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(Here at Hammer to Nail, we’re are all about true independent cinema. But we also have to tip our hat to the great films of yesteryear that continue to inspire filmmakers and cinephiles alike. This week ,Brad Cook takes flight with, The Flight of the Phoenix. Seen it? Join the conversation with HtN on our Letterboxd Page.)

Director Robert Aldrich’s name doesn’t come up often in discussions about the greatest filmmakers of all time, but as Aldrich biographer Alain Silver notes in his discussion with Walter Hill in one of the bonus features on this new Criterion Blu-ray, most people have heard about his most prominent films, which include Kiss Me Deadly, Whatever Happened to Baby Jane?, The Dirty Dozen, and The Longest Yard.

His 1965 film The Flight of the Phoenix likely doesn’t come up in such conversations, but it was still worthwhile for Criterion to add it to their collection. Starring Jimmy Stewart and Richard Attenborough as pilot and co-pilot of a doomed flight, the bulk of the movie concerns several men’s attempts to survive in the desert after a crash and try to figure out how to reach civilization again.

Stewart’s character, Captain Frank Towns, is a hard-nosed, by-the-book guy who is skeptical of the others’ attempts to reach safety, which start with Captain Harris’s trek to find an oasis. When that fails, German engineer Heinrich Dorfmann (Hardy Kruger) proposes that they cobble together a new plane from the old one. Towns reluctantly agrees to the idea, since they will run out of water in several days and the odds that anyone will rescue them seem slim.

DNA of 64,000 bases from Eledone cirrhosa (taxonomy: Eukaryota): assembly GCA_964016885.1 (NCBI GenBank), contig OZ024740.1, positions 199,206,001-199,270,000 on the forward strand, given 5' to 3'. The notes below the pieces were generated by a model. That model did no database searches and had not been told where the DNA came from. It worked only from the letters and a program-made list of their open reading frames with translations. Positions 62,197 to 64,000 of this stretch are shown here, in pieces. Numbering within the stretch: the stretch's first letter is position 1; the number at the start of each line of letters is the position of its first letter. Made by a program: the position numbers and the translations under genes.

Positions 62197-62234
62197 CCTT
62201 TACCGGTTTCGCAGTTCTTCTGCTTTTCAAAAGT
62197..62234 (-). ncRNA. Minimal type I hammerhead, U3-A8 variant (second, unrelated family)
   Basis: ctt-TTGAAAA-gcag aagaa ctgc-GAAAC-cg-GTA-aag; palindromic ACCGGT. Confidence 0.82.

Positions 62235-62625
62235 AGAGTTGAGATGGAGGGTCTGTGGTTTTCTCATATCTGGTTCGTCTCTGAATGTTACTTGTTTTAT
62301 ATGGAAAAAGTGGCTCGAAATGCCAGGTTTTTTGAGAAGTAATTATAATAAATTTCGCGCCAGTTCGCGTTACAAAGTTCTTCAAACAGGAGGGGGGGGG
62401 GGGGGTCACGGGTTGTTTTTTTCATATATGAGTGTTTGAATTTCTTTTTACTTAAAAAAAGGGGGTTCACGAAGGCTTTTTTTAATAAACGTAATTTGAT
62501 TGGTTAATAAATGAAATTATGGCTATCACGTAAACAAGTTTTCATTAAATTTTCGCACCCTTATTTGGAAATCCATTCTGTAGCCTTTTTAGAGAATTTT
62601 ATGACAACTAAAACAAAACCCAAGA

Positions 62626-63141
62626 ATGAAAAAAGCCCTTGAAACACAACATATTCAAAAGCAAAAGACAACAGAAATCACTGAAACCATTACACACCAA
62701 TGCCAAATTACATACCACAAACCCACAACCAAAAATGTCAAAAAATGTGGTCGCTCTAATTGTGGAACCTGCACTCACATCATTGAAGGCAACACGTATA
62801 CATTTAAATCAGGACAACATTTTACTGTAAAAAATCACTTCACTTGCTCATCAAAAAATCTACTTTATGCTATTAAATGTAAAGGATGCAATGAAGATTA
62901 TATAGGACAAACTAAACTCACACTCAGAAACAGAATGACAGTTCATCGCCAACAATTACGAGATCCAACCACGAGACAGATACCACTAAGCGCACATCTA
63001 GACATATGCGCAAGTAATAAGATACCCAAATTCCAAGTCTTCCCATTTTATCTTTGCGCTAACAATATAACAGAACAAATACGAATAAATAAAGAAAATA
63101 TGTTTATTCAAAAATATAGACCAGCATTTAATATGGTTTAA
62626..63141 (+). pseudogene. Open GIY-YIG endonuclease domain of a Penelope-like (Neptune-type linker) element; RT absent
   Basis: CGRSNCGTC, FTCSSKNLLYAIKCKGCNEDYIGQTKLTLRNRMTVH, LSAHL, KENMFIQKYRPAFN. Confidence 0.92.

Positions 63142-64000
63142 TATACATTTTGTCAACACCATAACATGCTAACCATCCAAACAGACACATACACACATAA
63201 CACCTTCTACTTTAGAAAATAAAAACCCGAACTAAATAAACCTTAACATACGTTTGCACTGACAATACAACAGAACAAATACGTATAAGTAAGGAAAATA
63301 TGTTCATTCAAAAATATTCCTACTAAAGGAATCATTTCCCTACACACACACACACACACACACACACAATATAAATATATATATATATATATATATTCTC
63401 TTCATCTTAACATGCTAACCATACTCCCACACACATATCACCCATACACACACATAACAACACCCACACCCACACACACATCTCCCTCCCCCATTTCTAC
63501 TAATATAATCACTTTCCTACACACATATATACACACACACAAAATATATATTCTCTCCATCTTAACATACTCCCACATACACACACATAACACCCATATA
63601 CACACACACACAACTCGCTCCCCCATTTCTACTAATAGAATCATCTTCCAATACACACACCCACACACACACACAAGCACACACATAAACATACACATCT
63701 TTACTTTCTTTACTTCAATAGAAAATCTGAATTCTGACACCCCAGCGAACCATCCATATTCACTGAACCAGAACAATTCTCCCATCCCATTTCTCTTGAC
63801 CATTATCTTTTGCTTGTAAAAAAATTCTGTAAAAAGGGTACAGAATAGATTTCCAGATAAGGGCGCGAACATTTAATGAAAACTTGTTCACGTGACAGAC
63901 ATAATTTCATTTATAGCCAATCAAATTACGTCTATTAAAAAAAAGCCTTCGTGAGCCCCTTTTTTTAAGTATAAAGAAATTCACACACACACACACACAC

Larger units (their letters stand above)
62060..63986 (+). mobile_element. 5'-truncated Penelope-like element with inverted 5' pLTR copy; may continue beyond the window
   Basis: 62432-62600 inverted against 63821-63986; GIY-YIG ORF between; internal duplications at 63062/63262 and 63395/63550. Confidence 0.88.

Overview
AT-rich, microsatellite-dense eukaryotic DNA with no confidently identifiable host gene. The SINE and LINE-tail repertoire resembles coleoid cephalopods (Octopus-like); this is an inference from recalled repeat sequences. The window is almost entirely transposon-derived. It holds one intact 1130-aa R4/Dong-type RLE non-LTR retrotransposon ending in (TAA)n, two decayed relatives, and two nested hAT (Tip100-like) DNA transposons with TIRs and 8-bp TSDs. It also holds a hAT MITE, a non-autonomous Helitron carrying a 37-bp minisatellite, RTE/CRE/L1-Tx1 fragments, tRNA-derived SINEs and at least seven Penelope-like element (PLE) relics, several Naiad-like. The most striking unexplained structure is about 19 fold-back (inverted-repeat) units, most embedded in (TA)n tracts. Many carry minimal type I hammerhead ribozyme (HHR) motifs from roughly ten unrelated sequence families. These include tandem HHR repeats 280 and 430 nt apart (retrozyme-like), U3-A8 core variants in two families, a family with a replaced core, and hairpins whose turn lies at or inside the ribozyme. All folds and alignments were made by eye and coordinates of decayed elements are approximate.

The bulk of the story involves the building of this new plane, dubbed “The Phoenix” by one of them, and the way the men’s various personalities clash under duress. It’s a fine ensemble film that deserved to do better at the box office than it did in 1965, which makes it the perfect candidate for a 2K restoration and this new Blu-ray from Criterion.

The company commissioned a pair of bonus features for this disc, one a 19-minute conversation between the aforementioned Silver and Hill, and the other an 18-minute discussion by Jimmy Stewart biographer Donald Dewey of the actor’s World War II service as a bomber pilot and how that affected his post-war career. The former is a good overview of Aldrich and how The Flight of the Phoenix fits into a career that started in the 1940s and ended in the early 1980s.

Dewey’s chat digs into the way Hollywood approached World War II, which was initially an indifferent attitude. In fact, MGM chief Louis B. Mayer tried his best to keep Stewart from enlisting and flying combat missions, which he ended up doing. Can you imagine any of today’s Hollywood stars doing such a thing?

Criterion also included their usual booklet, which contains an essay by filmmaker and critic Gina Telaroli, as well as a paper plane of The Phoenix that you can punch out and fly for yourself, complete with images of characters hanging onto the wings.

– Brad Cook (@BradCWriter)

Criterion; Robert Aldrich; The Flight of the Phoenix review

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